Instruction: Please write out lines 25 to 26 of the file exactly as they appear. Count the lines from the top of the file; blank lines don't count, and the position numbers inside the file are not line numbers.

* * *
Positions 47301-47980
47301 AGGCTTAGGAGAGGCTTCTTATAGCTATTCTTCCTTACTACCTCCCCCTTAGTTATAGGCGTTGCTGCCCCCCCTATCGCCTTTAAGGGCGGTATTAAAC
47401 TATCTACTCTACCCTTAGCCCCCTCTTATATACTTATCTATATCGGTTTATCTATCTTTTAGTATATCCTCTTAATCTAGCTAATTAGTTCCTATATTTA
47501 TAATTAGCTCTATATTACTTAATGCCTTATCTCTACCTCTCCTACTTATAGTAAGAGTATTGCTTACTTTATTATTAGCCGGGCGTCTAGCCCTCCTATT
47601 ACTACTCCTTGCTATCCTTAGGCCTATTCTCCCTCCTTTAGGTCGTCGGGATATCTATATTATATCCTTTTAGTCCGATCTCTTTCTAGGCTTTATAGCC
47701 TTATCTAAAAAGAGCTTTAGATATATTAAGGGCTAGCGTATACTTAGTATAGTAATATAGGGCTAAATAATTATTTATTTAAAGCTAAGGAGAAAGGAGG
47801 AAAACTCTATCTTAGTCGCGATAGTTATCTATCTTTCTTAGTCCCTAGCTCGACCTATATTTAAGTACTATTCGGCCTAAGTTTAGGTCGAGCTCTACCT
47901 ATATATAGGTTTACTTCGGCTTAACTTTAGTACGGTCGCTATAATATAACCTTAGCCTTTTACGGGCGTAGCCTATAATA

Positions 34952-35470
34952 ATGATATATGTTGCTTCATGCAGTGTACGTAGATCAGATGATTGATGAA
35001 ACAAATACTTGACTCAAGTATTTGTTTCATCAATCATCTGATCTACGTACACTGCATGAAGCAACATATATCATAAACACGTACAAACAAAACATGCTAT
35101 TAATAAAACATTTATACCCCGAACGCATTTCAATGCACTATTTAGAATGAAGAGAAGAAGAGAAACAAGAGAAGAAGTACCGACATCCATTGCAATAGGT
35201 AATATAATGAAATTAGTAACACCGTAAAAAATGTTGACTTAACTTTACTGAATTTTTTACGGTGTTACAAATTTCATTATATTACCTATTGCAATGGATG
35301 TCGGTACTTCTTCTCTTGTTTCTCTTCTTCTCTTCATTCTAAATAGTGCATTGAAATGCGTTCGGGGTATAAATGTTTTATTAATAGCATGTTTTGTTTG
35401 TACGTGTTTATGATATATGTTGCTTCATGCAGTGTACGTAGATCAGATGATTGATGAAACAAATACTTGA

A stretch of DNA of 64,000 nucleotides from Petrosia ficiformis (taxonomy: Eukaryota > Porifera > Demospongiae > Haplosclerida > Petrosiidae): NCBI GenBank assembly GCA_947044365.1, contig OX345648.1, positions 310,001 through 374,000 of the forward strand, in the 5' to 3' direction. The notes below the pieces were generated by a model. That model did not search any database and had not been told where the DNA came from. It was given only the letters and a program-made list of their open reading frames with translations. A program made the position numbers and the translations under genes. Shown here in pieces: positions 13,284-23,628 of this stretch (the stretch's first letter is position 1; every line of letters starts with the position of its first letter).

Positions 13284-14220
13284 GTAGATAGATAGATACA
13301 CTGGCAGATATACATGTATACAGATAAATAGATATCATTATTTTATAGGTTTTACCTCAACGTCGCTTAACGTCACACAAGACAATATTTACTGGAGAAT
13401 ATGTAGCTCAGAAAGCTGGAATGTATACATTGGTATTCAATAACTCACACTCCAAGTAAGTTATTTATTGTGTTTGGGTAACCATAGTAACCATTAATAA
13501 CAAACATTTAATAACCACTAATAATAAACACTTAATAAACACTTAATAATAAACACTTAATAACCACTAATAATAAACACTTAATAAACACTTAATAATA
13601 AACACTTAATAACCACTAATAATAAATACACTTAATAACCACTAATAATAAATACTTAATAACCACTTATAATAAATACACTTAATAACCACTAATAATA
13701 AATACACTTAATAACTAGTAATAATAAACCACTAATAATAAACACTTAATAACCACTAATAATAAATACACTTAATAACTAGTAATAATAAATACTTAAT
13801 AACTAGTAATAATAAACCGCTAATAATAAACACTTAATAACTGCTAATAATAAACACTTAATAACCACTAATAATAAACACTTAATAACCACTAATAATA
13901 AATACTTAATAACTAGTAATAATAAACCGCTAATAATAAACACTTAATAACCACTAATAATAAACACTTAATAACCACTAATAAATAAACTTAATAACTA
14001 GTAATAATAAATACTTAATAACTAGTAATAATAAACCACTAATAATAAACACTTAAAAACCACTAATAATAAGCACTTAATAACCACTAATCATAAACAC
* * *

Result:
13901 AATACTTAATAACTAGTAATAATAAACCGCTAATAATAAACACTTAATAACCACTAATAATAAACACTTAATAACCACTAATAAATAAACTTAATAACTA
14001 GTAATAATAAATACTTAATAACTAGTAATAATAAACCACTAATAATAAACACTTAAAAACCACTAATAATAAGCACTTAATAACCACTAATCATAAACAC